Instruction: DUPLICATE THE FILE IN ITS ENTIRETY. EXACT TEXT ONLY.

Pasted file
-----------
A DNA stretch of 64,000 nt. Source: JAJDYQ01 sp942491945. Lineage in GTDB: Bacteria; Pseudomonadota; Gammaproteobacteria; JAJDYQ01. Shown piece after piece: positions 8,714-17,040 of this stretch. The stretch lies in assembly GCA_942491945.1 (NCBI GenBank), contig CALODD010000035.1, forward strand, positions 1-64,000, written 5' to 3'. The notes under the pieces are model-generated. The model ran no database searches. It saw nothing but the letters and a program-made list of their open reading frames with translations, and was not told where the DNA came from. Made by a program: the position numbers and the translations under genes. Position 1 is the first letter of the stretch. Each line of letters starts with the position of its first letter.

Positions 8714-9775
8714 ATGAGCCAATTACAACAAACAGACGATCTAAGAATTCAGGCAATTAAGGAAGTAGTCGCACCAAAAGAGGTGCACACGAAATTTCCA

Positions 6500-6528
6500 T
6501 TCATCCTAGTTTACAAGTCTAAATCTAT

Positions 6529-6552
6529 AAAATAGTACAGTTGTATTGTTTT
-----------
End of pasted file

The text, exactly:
A DNA stretch of 64,000 nt. Source: JAJDYQ01 sp942491945. Lineage in GTDB: Bacteria; Pseudomonadota; Gammaproteobacteria; JAJDYQ01. Shown piece after piece: positions 8,714-17,040 of this stretch. The stretch lies in assembly GCA_942491945.1 (NCBI GenBank), contig CALODD010000035.1, forward strand, positions 1-64,000, written 5' to 3'. The notes under the pieces are model-generated. The model ran no database searches. It saw nothing but the letters and a program-made list of their open reading frames with translations, and was not told where the DNA came from. Made by a program: the position numbers and the translations under genes. Position 1 is the first letter of the stretch. Each line of letters starts with the position of its first letter.

Positions 8714-9775
8714 ATGAGCCAATTACAACAAACAGACGATCTAAGAATTCAGGCAATTAAGGAAGTAGTCGCACCAAAAGAGGTGCACACGAAATTTCCA

Positions 6500-6528
6500 T
6501 TCATCCTAGTTTACAAGTCTAAATCTAT

Positions 6529-6552
6529 AAAATAGTACAGTTGTATTGTTTT